One superstar Joshua Businge from the AIDS control Program from the Ministry of Health attributed the incidence to multiple sexual partnerships (MSP) and failure to use condoms as one of the major reasons why the figures were going up. If you asked me, I would say, our public health superstars from the relevant ministries are refusing to unleash the reason why developing countries in Africa are looasing the battle of HIV/AIDS…the answer is not because of the funding mechanism primarily as health economists would point out. Neither is it only the change in the structures of the HIV itslef as epidemiologists would argue….It is the fear of addressing the LGBT fear factor that we are knitting without a pattern!!!!!!!!!!!!!!!!!!!!!!!!!!!!!!!!!!!!!!!!!!!!!!!!!!!!! Hundreds of young people continue to live on the edge with HIV, the LGBT grouped people don’t access any form of help (the question of access and utilisation)…and well, you cant expect them to behave like a pope..Isnt there one pope anyway?
While, 110% of who ever reads this article will think of me being gay (which for the record is NOT TRUE)…Iam sure, some one out there will think the same way as myself. We (as Africans) will need to think again (shall we).
How committed are we to ensuring zero HIV new infections if we keep our beautful lips shut and our backs on the issue of LGBT?
Why cant governments in developing countries-if they doubt, conduct a carefully designed research in school communities (where we find the young people) to ascertain the existence of this issue?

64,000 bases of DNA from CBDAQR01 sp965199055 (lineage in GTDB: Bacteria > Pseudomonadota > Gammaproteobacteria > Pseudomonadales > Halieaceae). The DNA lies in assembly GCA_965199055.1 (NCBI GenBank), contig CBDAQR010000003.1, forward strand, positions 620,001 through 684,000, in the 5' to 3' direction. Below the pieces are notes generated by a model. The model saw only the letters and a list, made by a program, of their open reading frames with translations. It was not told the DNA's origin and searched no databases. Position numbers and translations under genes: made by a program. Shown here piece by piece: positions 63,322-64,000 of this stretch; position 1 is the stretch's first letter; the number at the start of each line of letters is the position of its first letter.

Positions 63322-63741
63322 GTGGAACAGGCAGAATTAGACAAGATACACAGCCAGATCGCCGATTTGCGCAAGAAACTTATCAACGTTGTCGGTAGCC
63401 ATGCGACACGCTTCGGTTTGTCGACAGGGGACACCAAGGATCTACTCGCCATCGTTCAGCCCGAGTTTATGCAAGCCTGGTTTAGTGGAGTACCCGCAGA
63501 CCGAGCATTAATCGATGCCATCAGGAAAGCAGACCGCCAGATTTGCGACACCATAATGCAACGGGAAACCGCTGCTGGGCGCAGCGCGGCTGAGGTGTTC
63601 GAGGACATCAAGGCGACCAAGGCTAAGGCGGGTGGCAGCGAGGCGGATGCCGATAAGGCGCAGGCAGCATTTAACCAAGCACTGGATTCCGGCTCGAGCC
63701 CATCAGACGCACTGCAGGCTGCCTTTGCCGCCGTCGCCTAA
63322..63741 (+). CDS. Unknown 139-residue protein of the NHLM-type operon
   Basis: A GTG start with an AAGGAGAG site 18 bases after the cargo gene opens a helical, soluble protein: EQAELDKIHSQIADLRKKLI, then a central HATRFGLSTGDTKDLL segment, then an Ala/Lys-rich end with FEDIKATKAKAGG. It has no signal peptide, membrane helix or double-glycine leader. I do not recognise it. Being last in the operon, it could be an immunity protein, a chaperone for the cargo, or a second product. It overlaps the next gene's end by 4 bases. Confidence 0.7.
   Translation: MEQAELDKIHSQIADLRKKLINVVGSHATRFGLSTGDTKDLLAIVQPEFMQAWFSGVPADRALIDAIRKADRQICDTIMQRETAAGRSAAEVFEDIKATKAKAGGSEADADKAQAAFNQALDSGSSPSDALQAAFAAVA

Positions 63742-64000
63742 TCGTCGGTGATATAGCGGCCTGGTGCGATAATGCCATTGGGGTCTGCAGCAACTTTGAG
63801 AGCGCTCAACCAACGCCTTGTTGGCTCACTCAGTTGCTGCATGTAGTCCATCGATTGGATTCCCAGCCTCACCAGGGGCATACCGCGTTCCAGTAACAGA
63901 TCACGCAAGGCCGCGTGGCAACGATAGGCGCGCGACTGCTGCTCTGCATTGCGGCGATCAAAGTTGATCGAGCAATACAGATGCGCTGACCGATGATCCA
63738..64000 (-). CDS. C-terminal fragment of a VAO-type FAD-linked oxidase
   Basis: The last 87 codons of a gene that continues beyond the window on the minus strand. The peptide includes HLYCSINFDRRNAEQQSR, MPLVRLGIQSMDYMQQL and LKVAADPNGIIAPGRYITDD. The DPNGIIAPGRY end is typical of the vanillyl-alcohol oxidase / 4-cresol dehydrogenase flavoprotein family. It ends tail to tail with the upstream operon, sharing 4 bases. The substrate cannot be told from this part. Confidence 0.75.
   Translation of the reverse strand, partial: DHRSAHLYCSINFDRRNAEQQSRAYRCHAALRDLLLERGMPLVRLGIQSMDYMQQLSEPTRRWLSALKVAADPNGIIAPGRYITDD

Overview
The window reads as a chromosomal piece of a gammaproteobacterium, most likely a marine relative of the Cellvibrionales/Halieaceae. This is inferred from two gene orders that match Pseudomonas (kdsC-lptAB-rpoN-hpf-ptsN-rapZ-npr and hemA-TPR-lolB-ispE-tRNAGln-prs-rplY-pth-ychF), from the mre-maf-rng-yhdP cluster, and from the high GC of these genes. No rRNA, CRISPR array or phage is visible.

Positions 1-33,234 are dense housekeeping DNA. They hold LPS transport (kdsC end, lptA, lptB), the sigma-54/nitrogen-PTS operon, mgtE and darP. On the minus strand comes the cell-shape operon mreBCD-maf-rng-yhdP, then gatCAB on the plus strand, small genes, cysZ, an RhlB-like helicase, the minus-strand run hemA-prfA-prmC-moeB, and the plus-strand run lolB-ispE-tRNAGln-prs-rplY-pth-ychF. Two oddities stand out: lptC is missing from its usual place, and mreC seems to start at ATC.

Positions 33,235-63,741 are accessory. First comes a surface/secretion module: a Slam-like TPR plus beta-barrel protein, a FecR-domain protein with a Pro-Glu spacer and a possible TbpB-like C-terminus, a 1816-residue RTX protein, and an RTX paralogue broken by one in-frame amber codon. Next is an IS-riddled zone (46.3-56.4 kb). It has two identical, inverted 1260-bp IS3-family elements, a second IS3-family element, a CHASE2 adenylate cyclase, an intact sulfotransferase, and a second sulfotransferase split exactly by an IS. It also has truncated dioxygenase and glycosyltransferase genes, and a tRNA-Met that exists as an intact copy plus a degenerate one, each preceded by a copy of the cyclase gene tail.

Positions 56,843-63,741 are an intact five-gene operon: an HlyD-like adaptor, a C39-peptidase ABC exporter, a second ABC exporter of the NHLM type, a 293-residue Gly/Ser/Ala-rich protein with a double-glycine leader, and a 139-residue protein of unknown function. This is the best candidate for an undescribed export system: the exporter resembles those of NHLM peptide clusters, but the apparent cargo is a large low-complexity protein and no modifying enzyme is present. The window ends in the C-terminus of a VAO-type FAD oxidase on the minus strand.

It looks certain that, if we continue blaming satan (sometimes I feel pity for the guy) for all the bad things that happen in our continent (that includes the increased mortalities from AIDS related cases), one can conclusively say, we are the satan because we have the answers but we are not asking the right questions! We are like Ostriches who bury their heads in the sand and claim to be hiding! I agree with Malawi President..check her out http://www.guardian.co.uk/world/2012/may/18/malawi-president-vows-legalise-homosexuality. For countries that don’t want to use the word ‘Legalising’, may be we can use ‘Recognising?” May be the lawyers will help me get the difference?. As I go to grab some evening tea, iam worried about what I will tell my future son when he asks me…’So, daddy, you were a public health professional at 25. So what was your contribution towards ensuring equal access to and utilisation of reproductive health services and rights?” Shall I tell the kid to ‘SHUT UP?”
© Brian Kanaahe Mwebaze Bilal PhD (c)